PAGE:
Green’s Dictionary of Slang

noise v.

see nause v.

SE in slang uses

In phrases

noise around (v.) (also noise about, ...abroad, ...round)

to tell, to spread the news.

W.R. Ray Four Years with the Iron Brigade [diary] 15 Oct. n.p.: Hurrah, it is noised about the Camp that the South wants to come to a settlement.
[US]H. Green Actors’ Boarding House (1906) 56: By noon of the next day it was noised about that Smathers and Du Barry were going to split because he licked her.
[US]A. Irvine My Lady of the Chimney Corner 119: It was noised abroad that he had been caught in the act of ‘skellyin’’ at her.
[US]N. Anderson Hobo 160: When a town has a railroad policeman who is ‘hard,’ the fact is soon noised about.
[US]M.C. Sharpe Chicago May (1929) 26: It soon got noised round that I was somewhat of a capitalist.
[US]J.H. Burns Lucifer with a Book 92: It was noised about that he couldn’t be tortured like most new instructors.
[US]M. Spillane Long Wait (1954) 86: It was supposed to be a hush-hush deal but it got noised around.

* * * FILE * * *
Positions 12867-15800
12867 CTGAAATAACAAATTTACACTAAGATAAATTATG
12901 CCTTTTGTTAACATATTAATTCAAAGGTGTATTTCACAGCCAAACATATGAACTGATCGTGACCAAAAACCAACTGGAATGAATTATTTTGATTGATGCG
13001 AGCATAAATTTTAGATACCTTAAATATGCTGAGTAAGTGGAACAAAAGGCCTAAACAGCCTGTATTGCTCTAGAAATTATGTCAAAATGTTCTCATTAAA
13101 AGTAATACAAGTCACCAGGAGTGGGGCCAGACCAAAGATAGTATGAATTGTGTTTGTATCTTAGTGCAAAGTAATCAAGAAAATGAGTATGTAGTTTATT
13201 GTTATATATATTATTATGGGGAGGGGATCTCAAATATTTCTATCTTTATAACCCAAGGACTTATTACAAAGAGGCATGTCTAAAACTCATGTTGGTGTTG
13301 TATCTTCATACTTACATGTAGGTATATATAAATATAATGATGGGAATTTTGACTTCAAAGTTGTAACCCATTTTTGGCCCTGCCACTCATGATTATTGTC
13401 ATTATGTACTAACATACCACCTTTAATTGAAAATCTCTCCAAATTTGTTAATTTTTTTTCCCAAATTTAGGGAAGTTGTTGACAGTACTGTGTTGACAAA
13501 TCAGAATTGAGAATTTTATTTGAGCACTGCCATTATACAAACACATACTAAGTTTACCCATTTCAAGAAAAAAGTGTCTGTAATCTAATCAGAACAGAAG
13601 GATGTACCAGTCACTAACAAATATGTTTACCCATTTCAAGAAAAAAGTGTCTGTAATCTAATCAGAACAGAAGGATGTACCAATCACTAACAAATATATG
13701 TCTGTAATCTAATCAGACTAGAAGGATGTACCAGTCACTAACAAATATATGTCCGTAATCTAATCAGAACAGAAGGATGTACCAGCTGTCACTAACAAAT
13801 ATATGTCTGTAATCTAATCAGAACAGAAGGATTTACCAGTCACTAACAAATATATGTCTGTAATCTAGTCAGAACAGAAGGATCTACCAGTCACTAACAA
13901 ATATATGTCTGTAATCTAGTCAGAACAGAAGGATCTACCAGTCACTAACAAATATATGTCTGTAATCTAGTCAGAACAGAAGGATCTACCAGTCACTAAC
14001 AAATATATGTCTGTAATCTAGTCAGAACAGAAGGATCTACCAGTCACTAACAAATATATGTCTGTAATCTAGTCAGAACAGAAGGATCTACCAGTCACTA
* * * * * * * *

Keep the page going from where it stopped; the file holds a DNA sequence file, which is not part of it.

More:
[US](con. 1940s) Malcolm X Autobiog. (1968) 194: I started noising around that I was frantic to join . . . the Japanese Army.
noise (off) (v.)

(US black) to boast, to brag, to indulge in foolish talk.

[US]Goldin et al. DAUL 146/1: Noise off. To talk excessively, especially in a boastful or belligerent manner. ‘There’s that jerk (imbecile) noising off and bad-eyeing (glaring at) people again. Keep him out of here, or he’ll louse the joint up (give the place a bad reputation).’.
[US]Wentworth & Flexner DAS.
noise up (v.)

to provoke, to anger.

[Scot]I. Welsh Filth 36: I see a completely wrecked auld cunt in faded but clean clothes noising up some students.
J. Richmond Birds Call Me Seb 33: This has got to noise him up. Nope, he’s playing it cool, just cruisin.
[Scot]T. Black Gutted 43: You’ve got the filth rattled, you’ve noised up a judge’.